If something calls itself “wacky”, it's usually a bad sign. It looks like a clinical case of overcompensation. “Weird” Al Yankovic anyone? Then again, a straight miniature golf game on a computer may not be considered too exciting.
So how is this game “wacky”, exactly? The courses are not exactly as you would expect them to be. The holes are located in quite unlikely places, behind various non-standard obstacles. For example, playing in your garden behind the house, a lawnmower and a dog are driving/running around. Hitting them, the ball may bounce or be outright destroyed.
Gameplay is as simple as it gets. The choice you have to make is just whether to hit straight, left or right. Time it right and you'll progress (or even finish). So, yes, ultra-simple. Everybody can play.
There is one catch which limits the fun factor. Given the typical CD-i limitations of rendering animations “live”, timing is not completely free. For illustration, let's talk about the train level (pictured). Two trains are alternatingly crossing the way to the hole: a white one and a blue one. You may think the approach is obvious: given that they're running pretty fast, you would try to time your straight shot so that you hit the ball before the faster train (white) has just passed, so that the ball reaches the tracks exactly when the train is not there anymore. The ball should then cross before the blue train can deflect or destroy it.
You thought wrong. Try it, and the white train will crush the ball. Because, you see, the possibilities of what can happen are strictly limited. Shooting straight, the game only knows one thing: the white train crushing the ball. I.e. although the blue, slower train should have following, the animation of the white train arriving will instead be played out. It must have teleported back to the left hand side of the screen. Similarly, the lawnmower will suddenly appear from the unexpected side of the screen etc. when you try the “wrong” things.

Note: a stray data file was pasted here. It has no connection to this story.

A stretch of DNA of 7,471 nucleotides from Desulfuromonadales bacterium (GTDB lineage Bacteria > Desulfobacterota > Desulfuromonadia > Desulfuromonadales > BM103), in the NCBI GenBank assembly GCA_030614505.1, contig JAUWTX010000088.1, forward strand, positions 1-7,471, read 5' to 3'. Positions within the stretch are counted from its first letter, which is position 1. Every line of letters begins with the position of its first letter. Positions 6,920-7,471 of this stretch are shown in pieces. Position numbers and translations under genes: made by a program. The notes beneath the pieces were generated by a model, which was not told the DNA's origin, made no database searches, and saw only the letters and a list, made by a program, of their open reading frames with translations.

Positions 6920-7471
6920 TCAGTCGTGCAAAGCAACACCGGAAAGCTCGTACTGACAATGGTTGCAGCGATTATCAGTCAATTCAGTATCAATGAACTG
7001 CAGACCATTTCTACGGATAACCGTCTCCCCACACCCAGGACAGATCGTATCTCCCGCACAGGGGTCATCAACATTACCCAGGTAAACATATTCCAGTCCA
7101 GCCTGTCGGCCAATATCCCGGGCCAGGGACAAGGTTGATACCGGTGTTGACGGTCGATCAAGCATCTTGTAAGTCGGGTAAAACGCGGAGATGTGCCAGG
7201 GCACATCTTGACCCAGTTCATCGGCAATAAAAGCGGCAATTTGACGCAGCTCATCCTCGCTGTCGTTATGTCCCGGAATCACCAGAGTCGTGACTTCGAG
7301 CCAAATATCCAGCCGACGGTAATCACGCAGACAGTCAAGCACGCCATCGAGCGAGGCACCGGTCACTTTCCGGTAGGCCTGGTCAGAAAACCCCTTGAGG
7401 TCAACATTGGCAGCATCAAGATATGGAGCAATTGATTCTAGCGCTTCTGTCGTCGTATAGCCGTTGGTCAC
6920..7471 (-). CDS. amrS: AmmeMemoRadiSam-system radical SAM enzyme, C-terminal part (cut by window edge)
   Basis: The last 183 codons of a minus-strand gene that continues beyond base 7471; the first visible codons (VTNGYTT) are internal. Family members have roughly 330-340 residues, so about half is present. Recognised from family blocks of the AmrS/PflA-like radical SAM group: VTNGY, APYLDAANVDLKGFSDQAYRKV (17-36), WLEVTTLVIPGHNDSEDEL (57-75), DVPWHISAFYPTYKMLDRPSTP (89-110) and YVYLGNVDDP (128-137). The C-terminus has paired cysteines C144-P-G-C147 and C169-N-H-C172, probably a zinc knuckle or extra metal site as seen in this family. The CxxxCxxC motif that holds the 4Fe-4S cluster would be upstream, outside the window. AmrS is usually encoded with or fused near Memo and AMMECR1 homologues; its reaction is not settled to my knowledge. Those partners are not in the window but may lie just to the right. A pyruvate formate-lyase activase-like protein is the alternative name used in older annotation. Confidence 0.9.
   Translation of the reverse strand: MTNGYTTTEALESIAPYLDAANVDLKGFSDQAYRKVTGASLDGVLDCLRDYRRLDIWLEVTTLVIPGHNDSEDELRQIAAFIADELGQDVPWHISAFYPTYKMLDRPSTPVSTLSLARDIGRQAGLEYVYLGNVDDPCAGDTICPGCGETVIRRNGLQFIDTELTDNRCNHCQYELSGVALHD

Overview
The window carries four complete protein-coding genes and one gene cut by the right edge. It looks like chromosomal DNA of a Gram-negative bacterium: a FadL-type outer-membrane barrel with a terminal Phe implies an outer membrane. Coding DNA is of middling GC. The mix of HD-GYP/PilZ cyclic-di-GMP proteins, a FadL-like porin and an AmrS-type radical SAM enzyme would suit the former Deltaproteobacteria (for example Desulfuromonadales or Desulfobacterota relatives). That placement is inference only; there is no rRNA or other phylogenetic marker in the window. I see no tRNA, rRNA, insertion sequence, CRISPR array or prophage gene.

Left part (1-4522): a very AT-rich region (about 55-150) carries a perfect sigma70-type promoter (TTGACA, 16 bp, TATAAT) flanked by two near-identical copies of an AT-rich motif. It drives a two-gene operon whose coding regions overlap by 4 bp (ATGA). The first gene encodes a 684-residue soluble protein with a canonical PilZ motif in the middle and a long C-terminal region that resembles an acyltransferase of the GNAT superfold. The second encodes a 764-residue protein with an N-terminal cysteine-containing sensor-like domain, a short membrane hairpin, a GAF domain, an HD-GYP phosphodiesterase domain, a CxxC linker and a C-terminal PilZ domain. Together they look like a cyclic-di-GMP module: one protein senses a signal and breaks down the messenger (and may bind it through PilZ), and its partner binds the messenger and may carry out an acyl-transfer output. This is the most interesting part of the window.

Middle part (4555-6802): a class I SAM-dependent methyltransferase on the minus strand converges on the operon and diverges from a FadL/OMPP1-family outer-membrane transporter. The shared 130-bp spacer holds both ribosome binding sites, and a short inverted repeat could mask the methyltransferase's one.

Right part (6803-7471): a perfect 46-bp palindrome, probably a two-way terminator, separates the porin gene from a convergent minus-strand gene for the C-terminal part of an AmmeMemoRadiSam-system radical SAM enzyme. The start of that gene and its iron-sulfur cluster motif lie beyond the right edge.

This is a pity, because it makes Wacky Minigolf a game of memorization rather than skill and logic. Trying the logic approach, as outlined in the example, you can never know what will actually happen. Rather, what you need to do is try each of the three possible angles out with some sub-options allowing for different timing and just see. If it works out, remember this stroke for next time, because it is guaranteed to work again.
Now, this may sound pretty bad, and for serious playing, it is. The thing is that both the failure and even the success animations in flat cartoon style play out in the “wacky” sense. Interpreting it as a casual party game, the intended reward may not just be finishing hole after hole, but rather watching and laughing at the more or less crazy things which may happen. The corny off-screen commentator further enforces this impression.
I.e. this is a game which you are probably not even supposed to actually train and get better in. You're just supposed to have fun without being too ambitious about winning. More and more, I get the impression that the CD-i was in fact the spiritual predecessor of Nintendo's Wii…